Wilkens writes that some authors, such as Sue Grafton, use semi-factual places (her Santa Teresa is an approximation of Santa Barbara) and that gives them more leeway. But that approach doesn't work for Parker. “I like to be as specific and evocative as I can be,” he said. “I like it that way because it provides a verisimilitude for the reader than can be delightful.”

Parker, who makes his home in the north county city of Fallbrook, says his next book will hit even closer to home: It's set in Fallbrook. “It's about a private detective, a TV weather woman who can make rain, and a Mexican mafia kingpin,” he said. “All of them collide surprisingly and dramatically.”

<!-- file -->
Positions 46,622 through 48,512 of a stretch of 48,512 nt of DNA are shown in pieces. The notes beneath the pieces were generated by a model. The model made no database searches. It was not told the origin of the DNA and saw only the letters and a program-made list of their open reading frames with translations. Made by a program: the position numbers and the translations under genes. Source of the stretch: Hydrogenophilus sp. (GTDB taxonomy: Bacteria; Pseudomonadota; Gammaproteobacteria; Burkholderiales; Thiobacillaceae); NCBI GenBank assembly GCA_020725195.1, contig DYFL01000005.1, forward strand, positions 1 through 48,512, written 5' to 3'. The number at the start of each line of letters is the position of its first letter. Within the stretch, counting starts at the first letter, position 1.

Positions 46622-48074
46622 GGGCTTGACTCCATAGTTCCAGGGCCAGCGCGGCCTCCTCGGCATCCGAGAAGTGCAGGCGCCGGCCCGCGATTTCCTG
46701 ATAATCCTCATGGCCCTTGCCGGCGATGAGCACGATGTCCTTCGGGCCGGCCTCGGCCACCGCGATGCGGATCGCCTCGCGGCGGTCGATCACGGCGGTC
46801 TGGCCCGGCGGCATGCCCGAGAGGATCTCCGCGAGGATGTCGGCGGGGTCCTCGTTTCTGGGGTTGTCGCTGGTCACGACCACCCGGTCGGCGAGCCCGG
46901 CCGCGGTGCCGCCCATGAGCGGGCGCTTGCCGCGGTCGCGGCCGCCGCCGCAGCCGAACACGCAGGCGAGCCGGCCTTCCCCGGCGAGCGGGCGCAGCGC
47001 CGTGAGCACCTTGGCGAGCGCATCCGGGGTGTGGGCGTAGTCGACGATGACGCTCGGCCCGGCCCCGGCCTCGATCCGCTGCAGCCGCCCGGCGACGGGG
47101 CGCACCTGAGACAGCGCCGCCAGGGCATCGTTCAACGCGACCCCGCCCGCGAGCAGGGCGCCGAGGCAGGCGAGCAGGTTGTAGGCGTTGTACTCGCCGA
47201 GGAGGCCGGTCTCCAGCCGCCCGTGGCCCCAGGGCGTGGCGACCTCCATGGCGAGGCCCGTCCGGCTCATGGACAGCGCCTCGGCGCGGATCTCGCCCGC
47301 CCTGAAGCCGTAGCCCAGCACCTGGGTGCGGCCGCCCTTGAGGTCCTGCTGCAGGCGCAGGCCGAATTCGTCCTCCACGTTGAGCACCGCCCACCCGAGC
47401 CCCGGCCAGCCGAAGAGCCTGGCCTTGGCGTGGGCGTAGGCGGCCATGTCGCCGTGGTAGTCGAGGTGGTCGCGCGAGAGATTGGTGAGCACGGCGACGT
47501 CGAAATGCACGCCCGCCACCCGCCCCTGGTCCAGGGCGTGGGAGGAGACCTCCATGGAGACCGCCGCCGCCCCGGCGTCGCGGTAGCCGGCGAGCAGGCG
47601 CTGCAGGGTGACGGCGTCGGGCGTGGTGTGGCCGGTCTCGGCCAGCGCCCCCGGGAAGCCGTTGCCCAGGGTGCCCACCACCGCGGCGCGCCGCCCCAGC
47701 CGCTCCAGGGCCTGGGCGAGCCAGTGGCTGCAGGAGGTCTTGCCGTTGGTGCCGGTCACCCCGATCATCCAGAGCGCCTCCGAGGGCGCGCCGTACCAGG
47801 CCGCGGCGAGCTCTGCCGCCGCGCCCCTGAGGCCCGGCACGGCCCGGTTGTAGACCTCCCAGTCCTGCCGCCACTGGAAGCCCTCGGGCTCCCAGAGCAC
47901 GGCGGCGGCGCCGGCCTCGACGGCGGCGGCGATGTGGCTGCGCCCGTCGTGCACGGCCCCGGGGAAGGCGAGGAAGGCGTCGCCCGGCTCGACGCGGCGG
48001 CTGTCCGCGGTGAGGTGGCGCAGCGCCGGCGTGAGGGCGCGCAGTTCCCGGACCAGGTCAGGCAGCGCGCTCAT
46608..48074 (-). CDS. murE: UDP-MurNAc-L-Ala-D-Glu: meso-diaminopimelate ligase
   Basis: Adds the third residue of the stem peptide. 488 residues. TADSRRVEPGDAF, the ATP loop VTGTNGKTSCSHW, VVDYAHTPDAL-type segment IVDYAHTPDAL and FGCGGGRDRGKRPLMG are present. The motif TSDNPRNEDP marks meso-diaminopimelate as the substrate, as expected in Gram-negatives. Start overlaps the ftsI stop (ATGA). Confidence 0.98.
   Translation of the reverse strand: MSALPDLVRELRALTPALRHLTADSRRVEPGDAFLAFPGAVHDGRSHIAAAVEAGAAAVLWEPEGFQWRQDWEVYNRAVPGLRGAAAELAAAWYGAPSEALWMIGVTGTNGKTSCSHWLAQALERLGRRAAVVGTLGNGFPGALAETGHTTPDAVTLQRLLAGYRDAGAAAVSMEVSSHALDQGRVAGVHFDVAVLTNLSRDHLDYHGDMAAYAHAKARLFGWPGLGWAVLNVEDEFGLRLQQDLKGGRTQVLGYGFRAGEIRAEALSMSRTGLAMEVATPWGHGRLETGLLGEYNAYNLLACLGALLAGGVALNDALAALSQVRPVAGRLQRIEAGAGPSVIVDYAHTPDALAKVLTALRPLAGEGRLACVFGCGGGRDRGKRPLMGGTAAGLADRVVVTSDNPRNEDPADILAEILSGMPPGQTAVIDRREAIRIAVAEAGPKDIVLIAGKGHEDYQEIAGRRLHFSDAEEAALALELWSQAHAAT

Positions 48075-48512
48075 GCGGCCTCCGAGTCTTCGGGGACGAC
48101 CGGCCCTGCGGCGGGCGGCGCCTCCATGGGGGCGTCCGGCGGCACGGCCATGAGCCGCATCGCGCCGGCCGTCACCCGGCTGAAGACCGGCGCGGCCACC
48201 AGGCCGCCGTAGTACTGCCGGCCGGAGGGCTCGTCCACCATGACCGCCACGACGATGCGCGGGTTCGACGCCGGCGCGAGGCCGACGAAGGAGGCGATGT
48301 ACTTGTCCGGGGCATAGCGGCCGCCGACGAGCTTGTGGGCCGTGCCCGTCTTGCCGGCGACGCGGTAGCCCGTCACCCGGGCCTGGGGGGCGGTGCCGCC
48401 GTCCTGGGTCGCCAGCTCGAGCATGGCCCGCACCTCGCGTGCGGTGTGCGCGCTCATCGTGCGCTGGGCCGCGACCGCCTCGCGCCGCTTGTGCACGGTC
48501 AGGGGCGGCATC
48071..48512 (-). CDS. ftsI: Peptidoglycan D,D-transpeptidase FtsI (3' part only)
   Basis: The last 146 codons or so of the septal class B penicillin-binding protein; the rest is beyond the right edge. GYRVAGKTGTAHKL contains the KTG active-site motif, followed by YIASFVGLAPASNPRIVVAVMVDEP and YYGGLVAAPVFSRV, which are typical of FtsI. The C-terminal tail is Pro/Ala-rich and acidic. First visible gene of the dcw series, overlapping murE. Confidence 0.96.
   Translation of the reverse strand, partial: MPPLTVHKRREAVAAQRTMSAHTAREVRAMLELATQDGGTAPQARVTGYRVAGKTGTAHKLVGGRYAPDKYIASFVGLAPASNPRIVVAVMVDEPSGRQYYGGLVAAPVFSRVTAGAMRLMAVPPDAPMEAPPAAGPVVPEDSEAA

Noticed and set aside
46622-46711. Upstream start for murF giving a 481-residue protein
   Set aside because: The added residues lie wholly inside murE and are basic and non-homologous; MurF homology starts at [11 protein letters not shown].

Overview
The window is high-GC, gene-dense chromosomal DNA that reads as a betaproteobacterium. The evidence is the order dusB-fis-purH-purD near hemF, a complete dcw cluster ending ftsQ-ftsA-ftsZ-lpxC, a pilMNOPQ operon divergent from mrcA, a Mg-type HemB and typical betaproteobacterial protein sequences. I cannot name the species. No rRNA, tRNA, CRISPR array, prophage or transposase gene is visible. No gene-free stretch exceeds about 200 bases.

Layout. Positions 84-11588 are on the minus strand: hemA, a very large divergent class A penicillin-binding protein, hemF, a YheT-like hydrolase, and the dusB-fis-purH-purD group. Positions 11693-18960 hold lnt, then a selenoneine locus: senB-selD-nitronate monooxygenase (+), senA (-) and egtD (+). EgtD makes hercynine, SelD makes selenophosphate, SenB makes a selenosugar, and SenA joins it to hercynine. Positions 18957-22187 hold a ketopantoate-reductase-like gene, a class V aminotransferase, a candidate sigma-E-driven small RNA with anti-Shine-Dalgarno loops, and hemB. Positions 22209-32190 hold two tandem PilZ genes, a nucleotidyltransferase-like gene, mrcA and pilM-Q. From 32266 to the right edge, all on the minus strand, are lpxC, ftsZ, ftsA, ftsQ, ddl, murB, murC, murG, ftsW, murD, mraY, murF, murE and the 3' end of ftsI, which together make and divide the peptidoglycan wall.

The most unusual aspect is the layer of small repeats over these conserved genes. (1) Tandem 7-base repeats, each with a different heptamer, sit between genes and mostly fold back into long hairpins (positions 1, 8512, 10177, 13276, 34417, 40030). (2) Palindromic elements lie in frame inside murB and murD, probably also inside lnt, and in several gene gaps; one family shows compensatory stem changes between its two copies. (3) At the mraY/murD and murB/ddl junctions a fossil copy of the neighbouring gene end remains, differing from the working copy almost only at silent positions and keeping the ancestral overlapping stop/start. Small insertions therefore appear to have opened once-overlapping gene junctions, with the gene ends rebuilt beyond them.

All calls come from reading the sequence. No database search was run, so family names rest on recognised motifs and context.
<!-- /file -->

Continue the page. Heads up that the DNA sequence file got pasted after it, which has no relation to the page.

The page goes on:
Read the rest of the San Diego Union-Tribune profile of T. Jefferson Parker here.

Technorati tags: mystery books blogs, , , , .

 

Omnimystery Blog Archive

Total Pageviews (last 30 days)

Omnimystery News
Original Content Copyright © 2020 — Omnimystery, a Family of Mystery Websites — All Rights Reserved
Guest Post Content (if present) Copyright © 2020 — Contributing Author — All Rights Reserved